What Type Of Doctor Treats Osteoarthritis?


Which Doctor Treats Osteoarthritis?

Treating any type of arthritis requires a range of expert help. In your treatment of osteoarthritis, you may find some or all of the following become a part of your professional healthcare team:

Primary Care Doctor: These are doctors (a family doctor for instance) who treat patients before they are transferred to a specialist. Even though you may be referred to a specialist for a diagnosis or treatment your primary care physician will more than likely coordinate the care you receive from all the health care providers you come into contact with.
Rheumatologists: These are doctors that specialize in the treatment of all types of arthritis, (including osteoarthritis, rheumatoid arthritis, lupus, gout and fibromyalgia); and diseases of the muscles and bones including osteoporosis.
Orthopedists: Surgeons who specialize in surgery of the musculoskeletal system. That is, surgery for bone and joint diseases. If you need joint replacement surgery (arthroplasty), this operation will be performed by an orthopedic surgeon. Carpal tunnel release, fracture repair, hip replacement, lower back disc surgery and knee and shoulder arthroscopy are just some of the surgeries commonly performed by orthopedists.
Physiatrists (rehabilitation specialists): A medical doctor or doctor of osteopathy who is certified in rehabilitation medicine. The goal of this a physiatrist is to help the patient overcome the difficulties of physical disability and impairments and make the most of their physical potential. A physiatrist will diagnose and recommend a treatment plan for a patient, and a physical therapist will carry out the treatment.

Physical Therapists: Health workers qualified to help patients improve joint function. The therapist, sometimes working with a physiatrist, will design a personal exercise plan to help improve, or maintain joint flexibility. They will teach you how to loosen stiff joints without further damaging the joint. Patients with osteoarthritis of the knee are commonly treated by physical therapists. The goal of therapy is to get the patient back to the point where they can carry out daily activities without pain.
Occupational Therapists: Health professionals who teach you how to reduce strain on your joints while carrying out daily activities. An occupational therapist will usually visit your home and/or workplace to assess how you can modify your environment to reduce motions that will aggravate your arthritis. They may recommend arthritis aids such as assistive devices to help with dressing or housekeeping.
Dieticians: If your doctor has recommended weight loss, you may be referred to a dietician for a personal diet plan. While losing weight will do nothing to cure already arthritic joints, it may help prevent arthritis in other joints. A recent study showed that near 25 to 50 percent of knee arthritis cases in obese women over 50 could be prevented by losing weight; and 25 percent of hip arthritis cases.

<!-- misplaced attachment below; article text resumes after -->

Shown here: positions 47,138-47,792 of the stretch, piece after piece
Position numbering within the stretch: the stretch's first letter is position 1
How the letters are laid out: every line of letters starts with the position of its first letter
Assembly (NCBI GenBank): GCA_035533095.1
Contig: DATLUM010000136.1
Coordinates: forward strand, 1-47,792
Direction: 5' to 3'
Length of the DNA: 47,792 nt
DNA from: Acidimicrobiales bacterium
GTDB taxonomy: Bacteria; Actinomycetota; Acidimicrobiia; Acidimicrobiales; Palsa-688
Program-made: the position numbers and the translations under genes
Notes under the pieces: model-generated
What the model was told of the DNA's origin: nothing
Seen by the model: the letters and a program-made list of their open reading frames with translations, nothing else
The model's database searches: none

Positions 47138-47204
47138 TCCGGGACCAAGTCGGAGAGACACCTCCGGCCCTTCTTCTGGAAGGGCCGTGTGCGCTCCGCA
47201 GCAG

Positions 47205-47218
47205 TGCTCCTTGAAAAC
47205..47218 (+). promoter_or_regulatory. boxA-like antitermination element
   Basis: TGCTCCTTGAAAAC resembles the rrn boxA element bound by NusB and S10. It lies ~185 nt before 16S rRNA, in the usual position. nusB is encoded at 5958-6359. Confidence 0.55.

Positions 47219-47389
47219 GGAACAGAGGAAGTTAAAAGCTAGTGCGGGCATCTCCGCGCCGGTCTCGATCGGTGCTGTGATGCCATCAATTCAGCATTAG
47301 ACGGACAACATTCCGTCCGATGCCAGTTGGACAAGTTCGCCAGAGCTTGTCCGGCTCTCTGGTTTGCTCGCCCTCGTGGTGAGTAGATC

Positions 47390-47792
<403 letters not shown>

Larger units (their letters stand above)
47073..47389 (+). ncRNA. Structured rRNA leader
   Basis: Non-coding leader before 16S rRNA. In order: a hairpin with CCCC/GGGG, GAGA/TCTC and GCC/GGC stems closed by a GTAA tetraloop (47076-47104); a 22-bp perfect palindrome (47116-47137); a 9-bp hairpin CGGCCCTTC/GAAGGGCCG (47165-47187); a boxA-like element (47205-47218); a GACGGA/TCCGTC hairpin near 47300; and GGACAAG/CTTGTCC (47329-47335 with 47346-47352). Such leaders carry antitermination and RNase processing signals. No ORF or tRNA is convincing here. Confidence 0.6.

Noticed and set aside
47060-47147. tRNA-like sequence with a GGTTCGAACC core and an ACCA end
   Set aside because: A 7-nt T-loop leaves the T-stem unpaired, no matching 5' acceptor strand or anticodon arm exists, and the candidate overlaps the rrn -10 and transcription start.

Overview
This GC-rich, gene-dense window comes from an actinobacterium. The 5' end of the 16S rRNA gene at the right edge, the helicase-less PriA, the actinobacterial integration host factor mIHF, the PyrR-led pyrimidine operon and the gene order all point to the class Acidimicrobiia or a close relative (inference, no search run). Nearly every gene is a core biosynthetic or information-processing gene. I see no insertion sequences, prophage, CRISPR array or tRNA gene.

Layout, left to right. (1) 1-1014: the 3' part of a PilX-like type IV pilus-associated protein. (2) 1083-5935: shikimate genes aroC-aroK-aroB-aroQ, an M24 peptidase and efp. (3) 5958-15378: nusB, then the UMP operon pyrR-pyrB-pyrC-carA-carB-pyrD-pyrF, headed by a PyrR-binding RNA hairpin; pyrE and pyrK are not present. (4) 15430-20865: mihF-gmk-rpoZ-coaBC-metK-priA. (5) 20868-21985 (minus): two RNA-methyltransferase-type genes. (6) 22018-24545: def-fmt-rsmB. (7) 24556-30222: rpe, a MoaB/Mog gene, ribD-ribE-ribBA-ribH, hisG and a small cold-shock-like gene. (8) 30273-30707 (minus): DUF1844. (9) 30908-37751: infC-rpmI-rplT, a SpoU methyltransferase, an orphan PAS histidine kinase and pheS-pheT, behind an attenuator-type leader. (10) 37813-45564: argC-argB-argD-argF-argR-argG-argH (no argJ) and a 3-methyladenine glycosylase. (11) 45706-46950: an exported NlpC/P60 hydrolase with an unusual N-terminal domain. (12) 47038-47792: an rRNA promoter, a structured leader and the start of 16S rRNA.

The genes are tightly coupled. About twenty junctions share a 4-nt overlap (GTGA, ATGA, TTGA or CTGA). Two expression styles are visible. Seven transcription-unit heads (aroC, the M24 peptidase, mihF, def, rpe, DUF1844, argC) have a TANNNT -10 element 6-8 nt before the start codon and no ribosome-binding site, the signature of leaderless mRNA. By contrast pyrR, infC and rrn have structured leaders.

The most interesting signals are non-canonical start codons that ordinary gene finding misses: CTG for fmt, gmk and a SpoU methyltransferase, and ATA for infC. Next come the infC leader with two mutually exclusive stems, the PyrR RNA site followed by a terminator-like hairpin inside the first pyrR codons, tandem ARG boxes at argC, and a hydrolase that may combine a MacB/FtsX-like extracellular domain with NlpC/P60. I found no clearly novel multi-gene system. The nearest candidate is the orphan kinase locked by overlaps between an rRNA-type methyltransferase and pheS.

Nurse educators: Specialized nurses who help patients understand their overall condition and implement their treatment plans.
Licensed acupuncture therapists: Studies show that acupuncture is particularly helpful for dealing with arthritis of the knee. It is an ancient technique where fine needles are inserted into parts of the body with the aim of suppressing pain and releasing feel-good endorphins. A recent German study involving 300,000 osteoarthritis patients who received 15 sessions of acupuncture over a 3 month period (in combination with their usual medical care), found that those who received acupuncture reported significant improvement in pain, stiffness and movement compared to those who did not. Benefits lasted at least 3 months after the last treatment.
Psychologists: Health professionals that help people suffering from depression as a result of their illness.
Chiropractors: Complementary and alternative medicine healthcare workers that work on the neuromusculoskeletal system by manipulating the spine, joints and muscles. Most people who seek chiropractice care do so for back pain, but it may also be used to improve joint pain in other parts of the body.
Massage therapists: Massage is a great way to relax and bring better blood flow to the joints.

Related Articles on Osteoarthritis

For more on this topic, see the following:

Osteoarthritis diagnosis: How the disease is diagnosed, tests.
Osteoarthritis treatment: Natural remedies and medications.
Medications for treating osteoarthritis: Painkillers and injections.
Living with osteoarthritis: 5 top tips for managing your condition.
Symptoms of osteoarthritis: Including the early signs.

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